HARTFORD–There are now more than 400 state employees who no longer have their jobs.
Two dozen of these individuals sat around a table in an SIEU 1199 Hartford office Wednesday. Most of the people at the table worked for the Department of Mental Health and Addiction Services. They are the faces of Connecticut’s state layoffs.
Nancy Timperanza is one of those workers.
"They really rely on us, we're their family,” Timperanza told FOX 61.
She was a mental health assistant at the Greater Bridgeport Community Mental Health Center in the psychiatric intensive care unit on a locked floor. Many of the people she cared for have severe mental illnesses.
"It takes a while to build a rapport with people anybody, especially people who have had so much trauma in their lives, and they come to really trust us,” said Timperanza.
After four years with the state, Timperanza received a phone call at home on her day off last week telling her not to come back.
“The hardest part about this, for me, I'm not even going to be able to say goodbye to my clients," said Timperanza, "I know how many Sweet’N Lows so-and-so takes in his coffee, I know who likes juice with dinner, I know what temperature they like their clothes washed, I know who can sleep with the light on, who can't, who has nightmares."
Timperanza stresses these patients need workers trained to help them, who also want to be there.
"We're needed. They need us,” said Timperanza.
Rachel Registe found out she was out of her job while at work. She too worked at The Greater Bridgeport Community Mental Health Center.
"I had been with a patient for 2 1/2 hours when I was called downstairs to the human resource office. And that's where they told me I was laid off,” said Registe.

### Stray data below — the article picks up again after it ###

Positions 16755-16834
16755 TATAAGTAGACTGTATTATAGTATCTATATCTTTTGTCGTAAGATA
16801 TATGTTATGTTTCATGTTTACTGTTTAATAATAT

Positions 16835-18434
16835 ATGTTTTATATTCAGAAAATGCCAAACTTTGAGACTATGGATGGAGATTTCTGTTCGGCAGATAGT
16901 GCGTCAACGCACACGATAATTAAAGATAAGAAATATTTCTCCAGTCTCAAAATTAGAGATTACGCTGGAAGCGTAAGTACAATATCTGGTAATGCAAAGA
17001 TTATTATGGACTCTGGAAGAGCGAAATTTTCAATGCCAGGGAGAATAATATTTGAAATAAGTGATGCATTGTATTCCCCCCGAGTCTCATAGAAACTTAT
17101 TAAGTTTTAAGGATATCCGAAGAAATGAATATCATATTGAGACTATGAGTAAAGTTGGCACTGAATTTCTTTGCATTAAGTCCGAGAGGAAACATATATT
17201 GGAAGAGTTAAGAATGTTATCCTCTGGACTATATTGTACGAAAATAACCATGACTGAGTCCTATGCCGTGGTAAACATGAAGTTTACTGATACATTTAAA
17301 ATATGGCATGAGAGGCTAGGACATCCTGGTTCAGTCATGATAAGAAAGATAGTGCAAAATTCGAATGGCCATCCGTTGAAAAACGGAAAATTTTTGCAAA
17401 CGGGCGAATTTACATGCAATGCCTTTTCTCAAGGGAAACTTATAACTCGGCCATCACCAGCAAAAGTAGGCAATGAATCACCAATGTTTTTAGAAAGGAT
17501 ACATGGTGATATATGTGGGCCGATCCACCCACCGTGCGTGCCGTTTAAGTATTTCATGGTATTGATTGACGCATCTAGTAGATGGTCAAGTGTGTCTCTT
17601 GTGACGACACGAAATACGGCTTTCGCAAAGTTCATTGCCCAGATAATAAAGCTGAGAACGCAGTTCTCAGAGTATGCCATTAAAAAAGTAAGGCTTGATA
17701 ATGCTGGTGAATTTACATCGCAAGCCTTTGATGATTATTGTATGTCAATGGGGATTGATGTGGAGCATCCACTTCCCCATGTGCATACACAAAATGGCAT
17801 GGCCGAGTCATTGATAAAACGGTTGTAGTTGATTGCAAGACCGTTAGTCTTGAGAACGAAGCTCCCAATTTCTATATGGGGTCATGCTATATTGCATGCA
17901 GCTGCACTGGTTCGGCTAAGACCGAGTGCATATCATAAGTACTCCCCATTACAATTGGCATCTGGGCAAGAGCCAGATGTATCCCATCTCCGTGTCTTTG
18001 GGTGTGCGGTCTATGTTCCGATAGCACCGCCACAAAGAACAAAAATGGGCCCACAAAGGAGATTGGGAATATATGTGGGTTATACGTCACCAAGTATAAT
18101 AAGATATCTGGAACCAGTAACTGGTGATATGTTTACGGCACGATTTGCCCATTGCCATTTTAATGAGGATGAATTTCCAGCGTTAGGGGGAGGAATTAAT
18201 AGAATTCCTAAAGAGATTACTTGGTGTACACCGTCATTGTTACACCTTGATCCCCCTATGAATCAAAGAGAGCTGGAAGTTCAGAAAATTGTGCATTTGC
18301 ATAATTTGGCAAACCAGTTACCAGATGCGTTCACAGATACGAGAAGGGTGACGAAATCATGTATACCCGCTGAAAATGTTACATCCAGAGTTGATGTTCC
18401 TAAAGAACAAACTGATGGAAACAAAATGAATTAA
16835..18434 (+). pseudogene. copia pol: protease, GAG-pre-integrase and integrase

Registe cared for individuals who suffer from substance abuse and other severe mental illnesses. She says the hardest part is not getting to explain to patients who trust her what happened since she was asked to leave right away. She illustrated how hard that is with a story about one of her patients:
One particular patient, I do her hair. The one thing she says is, ‘Rachel always keeps her word,’ and she had an upcoming court date and she was counting on me to do her hair. She just walked past me and said ‘Rachel, are you going to do my hair for me to go to court?’ And I said 'sure, you know I'll do your hair,' and I didn't even get a chance to say 'listen, I won't be able to do your hair because I won't be there.'"
Timperanza, Registe and others in the room didn’t just share their stories among themselves. They went straight to the Capitol to confront lawmakers face-to-face, also calling on the governor to rescind the layoffs.
Gov. Dan Malloy has repeatedly said it is not the fault of those laid off, but that government needs to eliminate up to 2,500 positions. Malloy has said this is the result of a new economic reality, and a projected $900 million deficit for next year.
Tuesday the governor said the layoffs will continue.
"With the retirements, the vacancies, we've done we're over a thousand jobs effectively having been eliminated, so we have ways to go,” said the governor.
Still, workers feel they've been left out to dry. "There has to be another way,” said Registe.
The governor’s office says while employees were let go the same day, they are still paying these employees what they are contractually owed.
The governor has said layoffs could be mitigated if unions agreed to concessions in the 2011 negotiated contract, but unions have made it clear they do not want to reopen it.